Love needs a heart that knows its limits and knows how to set boundaries. to say no to harmful behaviors while saying yes to the goodness and sacredness buried beneath the pain is a way to cultivate a balanced response. Boundaries, balance and accountability are impactful because they model self-love. They can work to protect and replenish us from destructive and exhausting dynamics. To have the strength to love in these circumstances, we need an informed mind. We need the willingness to search out and understand the possible causes of the behaviors. There are ample studies that correlate early trauma to a variety of psychological, emotional and cognitive difficulties. These difficulties are often expressed through addictions, anti-social behaviors, aggression and isolation. 

While this knowledge may not make the dynamic easier, it at least can help us to judge less harshly and put things in perspective. Love asks us to reserve judgment and choose gestures of full acceptance. To suspend judgment is not meant to condone negative or destructive behaviors, but rather to foster an acceptance that recognizes that these behaviors are only part of the full person. Acceptance enables us to embrace the person in their totality.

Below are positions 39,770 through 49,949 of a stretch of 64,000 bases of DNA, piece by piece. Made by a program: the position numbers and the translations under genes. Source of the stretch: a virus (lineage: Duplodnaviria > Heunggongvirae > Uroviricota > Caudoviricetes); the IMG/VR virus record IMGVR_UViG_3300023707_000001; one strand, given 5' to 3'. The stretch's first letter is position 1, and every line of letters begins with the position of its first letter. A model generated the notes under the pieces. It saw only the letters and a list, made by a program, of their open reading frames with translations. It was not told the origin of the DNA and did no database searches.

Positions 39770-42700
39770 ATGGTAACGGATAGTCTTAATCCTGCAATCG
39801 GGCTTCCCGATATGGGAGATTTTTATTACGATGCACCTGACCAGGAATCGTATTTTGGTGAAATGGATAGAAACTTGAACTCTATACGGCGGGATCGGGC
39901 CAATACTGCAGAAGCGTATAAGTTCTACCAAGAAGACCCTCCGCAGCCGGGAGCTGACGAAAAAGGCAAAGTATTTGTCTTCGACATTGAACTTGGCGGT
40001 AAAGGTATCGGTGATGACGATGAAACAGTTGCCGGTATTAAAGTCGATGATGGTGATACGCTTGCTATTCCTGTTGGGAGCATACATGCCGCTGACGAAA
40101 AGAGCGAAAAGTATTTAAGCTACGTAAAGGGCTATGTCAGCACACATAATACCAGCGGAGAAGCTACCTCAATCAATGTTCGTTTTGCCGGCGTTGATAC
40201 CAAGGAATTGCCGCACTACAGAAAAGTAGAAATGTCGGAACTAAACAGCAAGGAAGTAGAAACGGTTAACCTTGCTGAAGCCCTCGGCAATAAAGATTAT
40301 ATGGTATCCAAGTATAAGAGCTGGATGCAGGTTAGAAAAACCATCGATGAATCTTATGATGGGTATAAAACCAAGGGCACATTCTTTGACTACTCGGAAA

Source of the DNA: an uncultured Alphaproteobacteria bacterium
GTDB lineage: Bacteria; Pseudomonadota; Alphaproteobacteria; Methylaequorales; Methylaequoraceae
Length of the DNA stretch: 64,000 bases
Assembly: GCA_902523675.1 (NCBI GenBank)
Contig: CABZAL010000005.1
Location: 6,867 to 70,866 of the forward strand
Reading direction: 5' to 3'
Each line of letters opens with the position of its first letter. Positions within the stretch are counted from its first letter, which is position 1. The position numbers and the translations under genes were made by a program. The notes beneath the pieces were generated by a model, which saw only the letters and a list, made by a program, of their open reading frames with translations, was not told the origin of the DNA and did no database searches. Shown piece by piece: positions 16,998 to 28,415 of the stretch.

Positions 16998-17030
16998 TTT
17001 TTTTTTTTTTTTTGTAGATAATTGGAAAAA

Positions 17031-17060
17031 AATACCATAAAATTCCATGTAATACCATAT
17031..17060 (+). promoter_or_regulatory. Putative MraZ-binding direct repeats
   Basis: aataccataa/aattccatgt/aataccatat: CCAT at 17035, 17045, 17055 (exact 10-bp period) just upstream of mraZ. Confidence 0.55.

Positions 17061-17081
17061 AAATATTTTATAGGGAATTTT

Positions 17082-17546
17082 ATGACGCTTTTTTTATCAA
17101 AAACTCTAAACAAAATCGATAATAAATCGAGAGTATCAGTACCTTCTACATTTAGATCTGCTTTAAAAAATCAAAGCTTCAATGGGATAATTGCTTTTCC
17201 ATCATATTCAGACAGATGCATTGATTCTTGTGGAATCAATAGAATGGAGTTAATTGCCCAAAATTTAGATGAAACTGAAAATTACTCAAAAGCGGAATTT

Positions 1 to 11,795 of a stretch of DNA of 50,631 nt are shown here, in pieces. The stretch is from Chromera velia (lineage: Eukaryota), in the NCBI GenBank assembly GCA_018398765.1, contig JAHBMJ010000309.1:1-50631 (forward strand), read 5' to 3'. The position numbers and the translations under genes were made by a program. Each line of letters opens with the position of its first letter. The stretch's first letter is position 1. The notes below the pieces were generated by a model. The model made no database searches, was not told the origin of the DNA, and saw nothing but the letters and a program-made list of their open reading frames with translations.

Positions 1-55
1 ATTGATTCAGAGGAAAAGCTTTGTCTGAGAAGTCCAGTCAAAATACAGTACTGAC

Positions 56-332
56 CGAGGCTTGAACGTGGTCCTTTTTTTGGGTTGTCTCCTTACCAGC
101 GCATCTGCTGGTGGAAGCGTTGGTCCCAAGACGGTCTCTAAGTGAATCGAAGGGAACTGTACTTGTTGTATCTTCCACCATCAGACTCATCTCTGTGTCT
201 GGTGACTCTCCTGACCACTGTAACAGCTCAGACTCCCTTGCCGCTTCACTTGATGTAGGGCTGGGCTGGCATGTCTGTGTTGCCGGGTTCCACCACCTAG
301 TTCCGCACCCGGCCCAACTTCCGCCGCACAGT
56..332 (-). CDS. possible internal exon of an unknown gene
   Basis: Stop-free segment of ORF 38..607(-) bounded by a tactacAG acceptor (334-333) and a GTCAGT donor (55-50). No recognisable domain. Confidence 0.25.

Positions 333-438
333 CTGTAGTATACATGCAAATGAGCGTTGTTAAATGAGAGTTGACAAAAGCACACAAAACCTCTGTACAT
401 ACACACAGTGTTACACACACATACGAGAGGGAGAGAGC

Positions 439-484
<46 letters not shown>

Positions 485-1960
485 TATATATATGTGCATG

When we use our mind, we can learn helpful ways to respond to negative behaviors. When I worked in Colorado as a therapeutic foster parent, I learned responses to help teens who were struggling because of early trauma. One of the most tragic consequences of early trauma is its damage to a person’s ability to trust. These children needed calm, nonreactive environments. I learned how to not react to challenging behaviors. Over time, this helped these behaviors to decrease. 

A serious trust wound impedes our capacity for healthy relationships. A life void of authentic relationships leads to profound loneliness. Even the sincerest gestures of love are unable to penetrate the wall. Thoughtful reflection on this helps us to see that the only just response is mercy and forgiveness a thousandfold. 

And finally, it is within our souls that we will access the inexhaustible potential of love. Our soul’s strength enables us to transcend our human limitations and opens us to the mystery of grace. Within the soul realm dwells the energy of our true selves – born of and for divine love. Within this realm we can lay to rest our ego needs and fears. When we give ourselves to stillness and attention to our soul, we will find a safe space to breathe and let go of all that we do not understand and cannot control. Here we can be with suffering, grief, and loss and allow it to expand our heart, mind, and soul into an ever-deepening capacity for love.

As a young person I was attracted to the bold invitation to love perfectly; I knew the Beatles song very well: All You Need Is Love. Living in the Catholic Worker community, I’ve had a chance to prove it.